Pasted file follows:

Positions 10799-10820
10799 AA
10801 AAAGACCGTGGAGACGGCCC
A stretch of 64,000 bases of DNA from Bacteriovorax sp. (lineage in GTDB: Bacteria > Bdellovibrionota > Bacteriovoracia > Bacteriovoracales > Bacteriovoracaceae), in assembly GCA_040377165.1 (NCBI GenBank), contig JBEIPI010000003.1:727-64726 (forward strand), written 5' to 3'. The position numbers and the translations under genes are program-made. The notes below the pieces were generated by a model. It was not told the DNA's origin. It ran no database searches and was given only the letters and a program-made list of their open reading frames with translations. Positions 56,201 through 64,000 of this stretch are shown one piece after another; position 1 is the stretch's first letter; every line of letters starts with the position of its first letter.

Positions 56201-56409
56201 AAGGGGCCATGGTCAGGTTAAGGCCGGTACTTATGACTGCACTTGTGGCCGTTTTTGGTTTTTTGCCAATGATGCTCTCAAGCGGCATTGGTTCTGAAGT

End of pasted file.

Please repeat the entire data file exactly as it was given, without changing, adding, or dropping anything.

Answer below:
Positions 10799-10820
10799 AA
10801 AAAGACCGTGGAGACGGCCC
A stretch of 64,000 bases of DNA from Bacteriovorax sp. (lineage in GTDB: Bacteria > Bdellovibrionota > Bacteriovoracia > Bacteriovoracales > Bacteriovoracaceae), in assembly GCA_040377165.1 (NCBI GenBank), contig JBEIPI010000003.1:727-64726 (forward strand), written 5' to 3'. The position numbers and the translations under genes are program-made. The notes below the pieces were generated by a model. It was not told the DNA's origin. It ran no database searches and was given only the letters and a program-made list of their open reading frames with translations. Positions 56,201 through 64,000 of this stretch are shown one piece after another; position 1 is the stretch's first letter; every line of letters starts with the position of its first letter.

Positions 56201-56409
56201 AAGGGGCCATGGTCAGGTTAAGGCCGGTACTTATGACTGCACTTGTGGCCGTTTTTGGTTTTTTGCCAATGATGCTCTCAAGCGGCATTGGTTCTGAAGT